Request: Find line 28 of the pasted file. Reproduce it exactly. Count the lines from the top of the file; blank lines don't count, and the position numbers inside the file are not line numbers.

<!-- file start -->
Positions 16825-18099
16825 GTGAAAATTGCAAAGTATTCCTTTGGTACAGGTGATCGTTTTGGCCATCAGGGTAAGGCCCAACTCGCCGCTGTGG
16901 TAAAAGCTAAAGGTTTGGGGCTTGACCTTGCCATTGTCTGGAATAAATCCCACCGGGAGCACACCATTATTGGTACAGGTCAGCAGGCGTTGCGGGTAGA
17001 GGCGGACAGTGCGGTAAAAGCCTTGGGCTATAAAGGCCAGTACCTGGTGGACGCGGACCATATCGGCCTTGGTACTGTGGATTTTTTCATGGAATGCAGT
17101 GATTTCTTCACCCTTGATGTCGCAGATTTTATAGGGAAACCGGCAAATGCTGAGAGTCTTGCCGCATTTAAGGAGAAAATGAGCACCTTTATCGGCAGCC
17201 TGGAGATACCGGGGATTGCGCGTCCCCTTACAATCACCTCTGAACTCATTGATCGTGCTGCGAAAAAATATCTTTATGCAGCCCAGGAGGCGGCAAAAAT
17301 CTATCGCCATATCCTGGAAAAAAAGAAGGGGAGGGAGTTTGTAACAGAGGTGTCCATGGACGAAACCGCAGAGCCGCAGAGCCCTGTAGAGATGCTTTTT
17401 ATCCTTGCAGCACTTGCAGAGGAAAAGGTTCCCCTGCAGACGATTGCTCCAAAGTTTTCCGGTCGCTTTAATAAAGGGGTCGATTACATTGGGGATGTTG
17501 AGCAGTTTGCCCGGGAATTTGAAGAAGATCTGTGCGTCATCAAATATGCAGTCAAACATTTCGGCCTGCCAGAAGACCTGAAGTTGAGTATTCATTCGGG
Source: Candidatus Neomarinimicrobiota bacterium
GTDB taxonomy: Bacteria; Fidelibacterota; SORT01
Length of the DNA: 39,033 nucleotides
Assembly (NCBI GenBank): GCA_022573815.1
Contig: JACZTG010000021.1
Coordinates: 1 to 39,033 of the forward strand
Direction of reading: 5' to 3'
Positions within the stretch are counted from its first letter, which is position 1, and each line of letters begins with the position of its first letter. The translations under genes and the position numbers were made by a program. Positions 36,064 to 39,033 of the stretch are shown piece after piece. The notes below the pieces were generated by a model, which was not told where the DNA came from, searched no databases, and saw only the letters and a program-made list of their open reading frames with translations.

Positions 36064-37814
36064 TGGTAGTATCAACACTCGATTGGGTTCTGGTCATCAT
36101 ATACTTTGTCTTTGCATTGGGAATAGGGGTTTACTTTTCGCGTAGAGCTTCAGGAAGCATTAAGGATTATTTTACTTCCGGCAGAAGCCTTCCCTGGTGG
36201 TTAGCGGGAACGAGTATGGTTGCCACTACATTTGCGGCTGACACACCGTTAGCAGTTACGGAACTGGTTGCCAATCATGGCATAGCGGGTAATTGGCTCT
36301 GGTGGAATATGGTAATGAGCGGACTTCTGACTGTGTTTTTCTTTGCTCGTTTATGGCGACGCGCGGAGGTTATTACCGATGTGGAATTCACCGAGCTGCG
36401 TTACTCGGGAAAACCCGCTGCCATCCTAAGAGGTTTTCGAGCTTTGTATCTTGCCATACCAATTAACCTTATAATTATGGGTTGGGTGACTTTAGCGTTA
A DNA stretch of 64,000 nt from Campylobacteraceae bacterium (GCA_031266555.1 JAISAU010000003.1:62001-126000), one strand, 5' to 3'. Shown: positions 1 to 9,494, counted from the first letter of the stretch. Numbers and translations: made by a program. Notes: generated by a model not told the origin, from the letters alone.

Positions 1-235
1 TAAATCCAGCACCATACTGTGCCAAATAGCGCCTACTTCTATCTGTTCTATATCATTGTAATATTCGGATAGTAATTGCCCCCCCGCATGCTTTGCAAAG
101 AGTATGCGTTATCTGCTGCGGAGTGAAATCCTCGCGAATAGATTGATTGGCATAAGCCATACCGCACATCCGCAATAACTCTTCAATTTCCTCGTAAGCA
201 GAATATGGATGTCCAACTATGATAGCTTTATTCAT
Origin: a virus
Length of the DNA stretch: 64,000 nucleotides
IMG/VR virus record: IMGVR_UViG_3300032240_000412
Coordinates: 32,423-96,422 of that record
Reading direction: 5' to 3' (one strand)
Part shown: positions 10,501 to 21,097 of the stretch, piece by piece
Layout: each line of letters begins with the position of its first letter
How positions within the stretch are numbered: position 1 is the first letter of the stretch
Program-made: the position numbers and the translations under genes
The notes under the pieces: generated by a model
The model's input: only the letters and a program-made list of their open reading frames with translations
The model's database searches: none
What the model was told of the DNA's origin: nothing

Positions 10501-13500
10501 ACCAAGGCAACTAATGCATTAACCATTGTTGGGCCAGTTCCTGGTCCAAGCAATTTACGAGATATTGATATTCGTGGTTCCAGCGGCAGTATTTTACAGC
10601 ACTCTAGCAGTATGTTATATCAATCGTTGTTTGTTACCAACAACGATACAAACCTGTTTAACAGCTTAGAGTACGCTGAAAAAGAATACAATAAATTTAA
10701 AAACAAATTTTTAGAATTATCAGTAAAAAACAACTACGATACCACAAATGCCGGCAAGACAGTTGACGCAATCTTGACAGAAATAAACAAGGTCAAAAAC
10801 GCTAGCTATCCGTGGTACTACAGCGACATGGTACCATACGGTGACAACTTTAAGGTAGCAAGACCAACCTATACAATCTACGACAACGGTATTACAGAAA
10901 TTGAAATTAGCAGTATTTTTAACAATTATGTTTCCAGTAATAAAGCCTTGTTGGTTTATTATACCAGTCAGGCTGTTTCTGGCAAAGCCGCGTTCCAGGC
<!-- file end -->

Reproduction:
201 GAATATGGATGTCCAACTATGATAGCTTTATTCAT